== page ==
Gareth Noble, partner in KOD Lyons, then spoke about his expansion from criminal defence work into human rights law. Through a merger with another firm, KOD Lyons “took seriously a gap in the market for a proper human rights firm in Ireland”, recognising they “could and should use the law to effect social change.” He spoke of the firm’s assistance NGO sector as being greatly valued as they can provide real expertise. He also spoke of the firms utilisation of the media of Facebook, and how the firm has used it to reach a wider client-base and help a greater number of people.

Brian Collins, a solicitor at the Irish Refugee Council and Law Centre, talked about his journey from being an intern in the IRC to becoming a legal officer and recently qualifying as a solicitor. He described working in an NGO, noting that although it’s all hands on deck all the time and not always 9-5 it’s very rewarding, and commented that “the world is coming to your desk”. In this line of work he said early legal advice is key, as well as strategic litigation. He recommended interning to make connections and become better-known.

The eighth speaker was Laura Butler, who regaled us with the story of how she took the initiative of putting herself forward for a job in a criminal legal aid firm. She heard they were looking for someone to help but didn’t have time to do interviews, so she approached the employer, asked for work and organised her contract on a beer mat! The moral of this story, she told us, was to “keep your ear to the ground.” In talking of her transition to education and later joining the NGO world, she noted that the one thing a law degree gives you is transferability. She spoke about making choices that balance your career and other things in life. She ended by saying: “I am not hugely wealthy, but I am hugely fulfilled from a career perspective.”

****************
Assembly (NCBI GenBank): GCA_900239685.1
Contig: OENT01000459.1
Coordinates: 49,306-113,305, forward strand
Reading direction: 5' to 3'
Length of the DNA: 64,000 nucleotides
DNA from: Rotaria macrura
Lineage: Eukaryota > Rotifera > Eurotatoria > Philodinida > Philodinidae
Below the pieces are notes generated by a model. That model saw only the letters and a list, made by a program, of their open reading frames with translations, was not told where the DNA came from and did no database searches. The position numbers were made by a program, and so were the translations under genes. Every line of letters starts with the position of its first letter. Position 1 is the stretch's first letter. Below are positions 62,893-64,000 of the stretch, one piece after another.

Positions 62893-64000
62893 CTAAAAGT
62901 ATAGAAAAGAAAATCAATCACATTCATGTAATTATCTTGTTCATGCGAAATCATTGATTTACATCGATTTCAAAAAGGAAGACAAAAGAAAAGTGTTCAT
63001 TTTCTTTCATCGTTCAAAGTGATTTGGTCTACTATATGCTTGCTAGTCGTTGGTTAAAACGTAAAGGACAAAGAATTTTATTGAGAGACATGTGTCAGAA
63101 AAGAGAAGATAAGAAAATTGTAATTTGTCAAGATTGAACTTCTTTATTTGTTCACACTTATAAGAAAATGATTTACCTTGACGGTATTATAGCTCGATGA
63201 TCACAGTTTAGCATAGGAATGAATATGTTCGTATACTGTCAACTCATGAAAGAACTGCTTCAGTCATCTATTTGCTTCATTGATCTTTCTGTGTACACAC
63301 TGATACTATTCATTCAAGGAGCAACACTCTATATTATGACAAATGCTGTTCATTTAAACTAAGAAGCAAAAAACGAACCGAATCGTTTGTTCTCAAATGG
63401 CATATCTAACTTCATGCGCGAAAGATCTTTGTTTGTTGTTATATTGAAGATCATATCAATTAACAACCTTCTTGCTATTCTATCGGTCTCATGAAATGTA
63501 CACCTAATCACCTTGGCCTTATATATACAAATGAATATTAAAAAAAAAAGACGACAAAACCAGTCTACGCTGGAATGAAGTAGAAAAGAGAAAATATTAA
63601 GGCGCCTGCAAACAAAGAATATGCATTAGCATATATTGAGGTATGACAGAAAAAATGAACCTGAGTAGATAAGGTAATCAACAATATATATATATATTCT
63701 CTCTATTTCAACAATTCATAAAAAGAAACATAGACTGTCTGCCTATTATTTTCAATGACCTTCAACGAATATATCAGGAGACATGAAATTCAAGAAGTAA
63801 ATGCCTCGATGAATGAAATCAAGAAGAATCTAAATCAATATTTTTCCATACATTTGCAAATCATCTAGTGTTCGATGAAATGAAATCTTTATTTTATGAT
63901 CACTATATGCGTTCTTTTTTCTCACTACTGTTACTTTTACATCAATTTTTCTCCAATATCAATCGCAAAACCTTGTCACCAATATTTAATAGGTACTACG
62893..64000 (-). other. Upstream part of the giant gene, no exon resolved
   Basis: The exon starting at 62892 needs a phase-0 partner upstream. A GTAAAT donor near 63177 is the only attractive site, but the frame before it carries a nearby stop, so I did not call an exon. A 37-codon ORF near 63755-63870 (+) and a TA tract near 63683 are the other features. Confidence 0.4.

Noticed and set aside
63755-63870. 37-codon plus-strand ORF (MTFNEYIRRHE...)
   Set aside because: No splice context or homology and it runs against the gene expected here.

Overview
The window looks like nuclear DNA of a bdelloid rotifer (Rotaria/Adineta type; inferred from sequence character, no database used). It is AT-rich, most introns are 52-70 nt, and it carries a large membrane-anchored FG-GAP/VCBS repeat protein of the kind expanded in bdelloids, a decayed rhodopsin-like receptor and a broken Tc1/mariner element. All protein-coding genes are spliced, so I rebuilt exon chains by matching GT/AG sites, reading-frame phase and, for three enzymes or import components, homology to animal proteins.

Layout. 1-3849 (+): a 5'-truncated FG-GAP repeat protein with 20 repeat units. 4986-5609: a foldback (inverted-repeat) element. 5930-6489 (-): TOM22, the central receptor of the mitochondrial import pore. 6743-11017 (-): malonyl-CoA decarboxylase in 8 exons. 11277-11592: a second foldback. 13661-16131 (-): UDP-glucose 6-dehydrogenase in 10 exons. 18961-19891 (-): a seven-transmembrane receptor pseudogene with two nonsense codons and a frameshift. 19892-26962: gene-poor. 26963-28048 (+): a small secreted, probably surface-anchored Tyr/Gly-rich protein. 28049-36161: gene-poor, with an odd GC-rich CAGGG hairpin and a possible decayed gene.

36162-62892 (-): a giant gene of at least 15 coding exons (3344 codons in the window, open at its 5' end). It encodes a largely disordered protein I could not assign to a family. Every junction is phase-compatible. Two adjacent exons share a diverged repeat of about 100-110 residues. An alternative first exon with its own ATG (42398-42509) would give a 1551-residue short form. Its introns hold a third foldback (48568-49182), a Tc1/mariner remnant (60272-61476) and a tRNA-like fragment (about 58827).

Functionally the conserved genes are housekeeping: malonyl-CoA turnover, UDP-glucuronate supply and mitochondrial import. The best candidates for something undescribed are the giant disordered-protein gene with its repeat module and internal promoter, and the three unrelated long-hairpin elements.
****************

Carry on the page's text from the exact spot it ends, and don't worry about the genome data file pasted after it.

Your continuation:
Our final speaker was Maria Mullan, a solicitor from the Irish human rights and equality commission, a brand new independent body whose purpose is to protect and promote human rights and equality throughout society. As a legal officer her focus is promoting these aims through legal means, by involvement with proceedings involving human or equality rights. She told the audience that she feels “privileged to be able to use her qualifications to effect change” for individuals who ask for help and the wider society in general. She also noted that there is always time to try something else; you will in time get to experience a challenging, but ultimately very rewarding, career.

The speakers portrayed a real sense that they were in their chosen careers, not because it was what they felt compelled to do but because it involved the kind of work they enjoyed or naturally felt drawn to. A recurring theme was the feeling of job satisfaction and fulfilment. Overall, the evening provided the audience with a range of career choices to consider, outside the normal scope of career choices typically presented to law students, in which a law degree would be equally valued.

Aisling Murray